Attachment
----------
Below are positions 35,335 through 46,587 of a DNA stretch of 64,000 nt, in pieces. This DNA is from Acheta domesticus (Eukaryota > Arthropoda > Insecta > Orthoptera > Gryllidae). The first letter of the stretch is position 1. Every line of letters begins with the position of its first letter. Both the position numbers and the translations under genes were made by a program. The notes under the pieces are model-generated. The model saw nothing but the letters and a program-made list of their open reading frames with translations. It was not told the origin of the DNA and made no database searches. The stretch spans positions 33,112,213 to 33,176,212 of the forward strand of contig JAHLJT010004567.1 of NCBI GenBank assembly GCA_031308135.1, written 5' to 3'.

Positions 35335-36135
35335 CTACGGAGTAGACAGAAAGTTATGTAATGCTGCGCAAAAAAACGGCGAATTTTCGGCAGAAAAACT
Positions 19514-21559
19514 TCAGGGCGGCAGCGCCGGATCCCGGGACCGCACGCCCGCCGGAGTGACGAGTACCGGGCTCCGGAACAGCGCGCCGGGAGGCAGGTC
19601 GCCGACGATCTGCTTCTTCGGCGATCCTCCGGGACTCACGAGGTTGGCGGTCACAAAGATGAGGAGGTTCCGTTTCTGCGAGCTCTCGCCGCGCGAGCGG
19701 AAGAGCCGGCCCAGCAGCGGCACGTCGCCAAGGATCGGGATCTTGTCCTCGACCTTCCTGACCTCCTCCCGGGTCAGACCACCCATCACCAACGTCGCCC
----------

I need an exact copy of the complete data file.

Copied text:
Below are positions 35,335 through 46,587 of a DNA stretch of 64,000 nt, in pieces. This DNA is from Acheta domesticus (Eukaryota > Arthropoda > Insecta > Orthoptera > Gryllidae). The first letter of the stretch is position 1. Every line of letters begins with the position of its first letter. Both the position numbers and the translations under genes were made by a program. The notes under the pieces are model-generated. The model saw nothing but the letters and a program-made list of their open reading frames with translations. It was not told the origin of the DNA and made no database searches. The stretch spans positions 33,112,213 to 33,176,212 of the forward strand of contig JAHLJT010004567.1 of NCBI GenBank assembly GCA_031308135.1, written 5' to 3'.

Positions 35335-36135
35335 CTACGGAGTAGACAGAAAGTTATGTAATGCTGCGCAAAAAAACGGCGAATTTTCGGCAGAAAAACT
Positions 19514-21559
19514 TCAGGGCGGCAGCGCCGGATCCCGGGACCGCACGCCCGCCGGAGTGACGAGTACCGGGCTCCGGAACAGCGCGCCGGGAGGCAGGTC
19601 GCCGACGATCTGCTTCTTCGGCGATCCTCCGGGACTCACGAGGTTGGCGGTCACAAAGATGAGGAGGTTCCGTTTCTGCGAGCTCTCGCCGCGCGAGCGG
19701 AAGAGCCGGCCCAGCAGCGGCACGTCGCCAAGGATCGGGATCTTGTCCTCGACCTTCCTGACCTCCTCCCGGGTCAGACCACCCATCACCAACGTCGCCC